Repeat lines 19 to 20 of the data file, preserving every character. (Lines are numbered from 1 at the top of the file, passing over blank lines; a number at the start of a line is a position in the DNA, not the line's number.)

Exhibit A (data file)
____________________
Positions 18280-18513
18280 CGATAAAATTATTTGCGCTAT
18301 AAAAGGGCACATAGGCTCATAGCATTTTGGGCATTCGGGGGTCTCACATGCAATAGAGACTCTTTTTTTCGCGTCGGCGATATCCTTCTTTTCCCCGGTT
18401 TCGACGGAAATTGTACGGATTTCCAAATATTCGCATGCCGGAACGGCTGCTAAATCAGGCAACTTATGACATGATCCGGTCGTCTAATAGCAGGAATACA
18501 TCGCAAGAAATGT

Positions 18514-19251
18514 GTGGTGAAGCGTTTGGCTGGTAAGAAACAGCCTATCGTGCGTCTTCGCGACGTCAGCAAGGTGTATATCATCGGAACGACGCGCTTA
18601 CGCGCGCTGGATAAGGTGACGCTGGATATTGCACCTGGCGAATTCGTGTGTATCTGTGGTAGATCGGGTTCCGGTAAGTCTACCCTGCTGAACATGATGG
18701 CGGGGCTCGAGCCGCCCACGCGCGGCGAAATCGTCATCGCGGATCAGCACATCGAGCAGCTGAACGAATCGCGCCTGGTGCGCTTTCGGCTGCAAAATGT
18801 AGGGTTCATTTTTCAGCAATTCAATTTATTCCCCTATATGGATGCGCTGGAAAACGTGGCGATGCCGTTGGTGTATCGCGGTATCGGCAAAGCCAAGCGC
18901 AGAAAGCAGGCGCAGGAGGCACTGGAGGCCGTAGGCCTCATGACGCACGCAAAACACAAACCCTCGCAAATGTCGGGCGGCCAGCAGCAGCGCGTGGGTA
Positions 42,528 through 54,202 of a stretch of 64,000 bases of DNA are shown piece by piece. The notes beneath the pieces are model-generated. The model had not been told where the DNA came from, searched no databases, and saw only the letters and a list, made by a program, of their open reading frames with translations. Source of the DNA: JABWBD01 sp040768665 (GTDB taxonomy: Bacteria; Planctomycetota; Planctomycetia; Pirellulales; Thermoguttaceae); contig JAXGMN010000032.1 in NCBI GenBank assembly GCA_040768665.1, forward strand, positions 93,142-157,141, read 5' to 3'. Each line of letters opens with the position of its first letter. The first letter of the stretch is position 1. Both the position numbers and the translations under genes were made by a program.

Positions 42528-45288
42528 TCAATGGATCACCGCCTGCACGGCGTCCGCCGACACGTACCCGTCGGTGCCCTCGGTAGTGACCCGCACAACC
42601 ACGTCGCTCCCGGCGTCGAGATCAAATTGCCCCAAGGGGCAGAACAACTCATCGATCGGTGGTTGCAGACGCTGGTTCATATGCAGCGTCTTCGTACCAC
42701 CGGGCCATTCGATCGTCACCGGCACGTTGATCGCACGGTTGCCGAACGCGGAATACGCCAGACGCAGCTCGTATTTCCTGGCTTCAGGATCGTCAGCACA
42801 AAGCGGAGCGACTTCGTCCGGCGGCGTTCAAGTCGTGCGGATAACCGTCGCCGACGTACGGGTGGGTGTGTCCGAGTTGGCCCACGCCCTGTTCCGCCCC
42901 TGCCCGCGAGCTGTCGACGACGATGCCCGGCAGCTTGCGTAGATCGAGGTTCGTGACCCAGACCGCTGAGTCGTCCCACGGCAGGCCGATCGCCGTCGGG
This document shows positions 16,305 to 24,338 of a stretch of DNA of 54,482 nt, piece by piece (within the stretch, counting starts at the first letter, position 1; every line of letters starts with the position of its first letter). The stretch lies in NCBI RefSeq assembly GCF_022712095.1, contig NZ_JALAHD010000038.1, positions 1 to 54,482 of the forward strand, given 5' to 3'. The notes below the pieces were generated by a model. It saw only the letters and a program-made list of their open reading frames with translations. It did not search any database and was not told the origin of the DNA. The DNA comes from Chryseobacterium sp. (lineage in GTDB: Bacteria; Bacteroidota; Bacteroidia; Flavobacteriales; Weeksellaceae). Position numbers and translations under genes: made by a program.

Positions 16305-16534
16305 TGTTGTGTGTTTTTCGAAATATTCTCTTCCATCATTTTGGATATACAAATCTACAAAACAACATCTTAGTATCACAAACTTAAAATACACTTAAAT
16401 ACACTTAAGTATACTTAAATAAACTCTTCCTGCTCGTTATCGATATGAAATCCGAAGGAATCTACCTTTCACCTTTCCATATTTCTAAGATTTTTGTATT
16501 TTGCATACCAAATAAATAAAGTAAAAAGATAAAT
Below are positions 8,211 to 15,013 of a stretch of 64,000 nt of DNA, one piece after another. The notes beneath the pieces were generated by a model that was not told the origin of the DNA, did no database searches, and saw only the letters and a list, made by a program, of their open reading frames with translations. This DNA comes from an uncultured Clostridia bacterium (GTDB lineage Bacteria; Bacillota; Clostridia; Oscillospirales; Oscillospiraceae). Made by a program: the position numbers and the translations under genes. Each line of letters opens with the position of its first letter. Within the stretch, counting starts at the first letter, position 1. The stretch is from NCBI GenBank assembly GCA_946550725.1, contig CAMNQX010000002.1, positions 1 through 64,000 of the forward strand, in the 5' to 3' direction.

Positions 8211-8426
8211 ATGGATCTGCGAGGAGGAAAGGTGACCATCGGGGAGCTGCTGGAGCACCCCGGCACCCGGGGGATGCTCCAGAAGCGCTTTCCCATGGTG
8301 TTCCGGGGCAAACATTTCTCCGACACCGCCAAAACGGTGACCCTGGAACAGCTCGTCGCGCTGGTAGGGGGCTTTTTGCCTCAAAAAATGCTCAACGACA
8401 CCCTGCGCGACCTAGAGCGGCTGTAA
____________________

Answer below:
This document shows positions 16,305 to 24,338 of a stretch of DNA of 54,482 nt, piece by piece (within the stretch, counting starts at the first letter, position 1; every line of letters starts with the position of its first letter). The stretch lies in NCBI RefSeq assembly GCF_022712095.1, contig NZ_JALAHD010000038.1, positions 1 to 54,482 of the forward strand, given 5' to 3'. The notes below the pieces were generated by a model. It saw only the letters and a program-made list of their open reading frames with translations. It did not search any database and was not told the origin of the DNA. The DNA comes from Chryseobacterium sp. (lineage in GTDB: Bacteria; Bacteroidota; Bacteroidia; Flavobacteriales; Weeksellaceae). Position numbers and translations under genes: made by a program.

Positions 16305-16534